Profile: Fired from his lab instructor job at The King’s College in Edmonton for being gay, Delwin Vriend launched a Charter of Rights court challenge. The 1998 decision of the Supreme Court of Canada established that omission from Alberta’s human rights legislation of sexual orientation as a characteristic protected from discrimination was unconstitutional. The Court added “sexual orientation” to relevant sections of that legislation, effective immediately.
Delwin Vriend grew up in a Christian Reformed community and attended The King’s College and then a Christian college in Michigan. After completing his science degree in 1987, he filled in for a semester as a chemistry lab instructor at King’s. Soon he became a full-time, permanent lab instructor. In 1990, responding to an inquiry by the College president, Vriend disclosed that he was gay. In 1991, after the College Board of Governors adopted a statement on homosexuality, the president requested Vriend’s resignation. Vriend declined and was fired. The sole reason given for the firing was his sexual orientation. The Alberta Human Rights Commission told Vriend that he could not file a complaint of discrimination because sexual orientation was not a protected ground in the legislation.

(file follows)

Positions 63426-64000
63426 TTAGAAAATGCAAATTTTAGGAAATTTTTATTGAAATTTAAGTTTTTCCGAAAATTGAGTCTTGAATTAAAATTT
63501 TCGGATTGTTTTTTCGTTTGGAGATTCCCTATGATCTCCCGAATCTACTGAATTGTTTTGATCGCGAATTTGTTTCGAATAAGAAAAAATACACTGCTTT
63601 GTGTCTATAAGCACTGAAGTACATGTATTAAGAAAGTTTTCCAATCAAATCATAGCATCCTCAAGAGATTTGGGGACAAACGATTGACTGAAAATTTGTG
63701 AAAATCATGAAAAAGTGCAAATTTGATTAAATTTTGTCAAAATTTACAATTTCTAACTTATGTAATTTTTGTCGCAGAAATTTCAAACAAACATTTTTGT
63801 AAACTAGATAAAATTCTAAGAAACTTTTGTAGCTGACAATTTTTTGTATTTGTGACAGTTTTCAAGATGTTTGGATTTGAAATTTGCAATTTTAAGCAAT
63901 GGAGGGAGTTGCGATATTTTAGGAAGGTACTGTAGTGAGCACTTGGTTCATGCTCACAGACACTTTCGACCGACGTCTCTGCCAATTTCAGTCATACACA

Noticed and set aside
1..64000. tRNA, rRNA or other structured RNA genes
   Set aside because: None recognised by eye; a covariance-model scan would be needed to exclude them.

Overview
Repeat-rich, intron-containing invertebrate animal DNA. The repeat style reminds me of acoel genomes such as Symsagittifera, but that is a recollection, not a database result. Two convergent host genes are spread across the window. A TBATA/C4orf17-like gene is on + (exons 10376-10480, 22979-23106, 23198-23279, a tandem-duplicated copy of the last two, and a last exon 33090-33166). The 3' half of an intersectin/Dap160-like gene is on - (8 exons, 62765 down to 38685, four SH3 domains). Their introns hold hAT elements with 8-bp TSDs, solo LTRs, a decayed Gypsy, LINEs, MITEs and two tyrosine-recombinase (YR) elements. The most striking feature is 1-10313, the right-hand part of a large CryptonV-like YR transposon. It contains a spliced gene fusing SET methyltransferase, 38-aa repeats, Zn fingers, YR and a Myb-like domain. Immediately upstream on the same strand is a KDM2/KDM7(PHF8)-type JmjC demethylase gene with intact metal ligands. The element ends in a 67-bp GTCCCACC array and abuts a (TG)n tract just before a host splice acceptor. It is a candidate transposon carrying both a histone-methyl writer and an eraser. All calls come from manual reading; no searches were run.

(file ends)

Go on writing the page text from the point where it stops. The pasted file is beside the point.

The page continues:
Vriend, supported by the 2SLGBTQ+ community, then launched a legal challenge, based on the Canadian Charter of Rights and Freedoms, against Alberta’s omission of sexual orientation from its human rights legislation. The case was heard before the Court of Queen’s Bench, the Court of Appeal of Alberta, and finally the Supreme Court.
Vriend’s courageous effort and the resulting judgment of the Supreme Court in the case have had considerable impact in Alberta, Canada, and internationally.
Keywords: Alberta Human Rights Commission; Charter of Rights and Freedoms; Douglas Stollery; Gay and Lesbian Awareness Society of Edmonton (GALA); Individual’s Rights Protection Act; Murray Billett; Sexual orientation; Sheila Greckol; Supreme Court of Canada; The King’s College
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See also: 2SLGBTQ+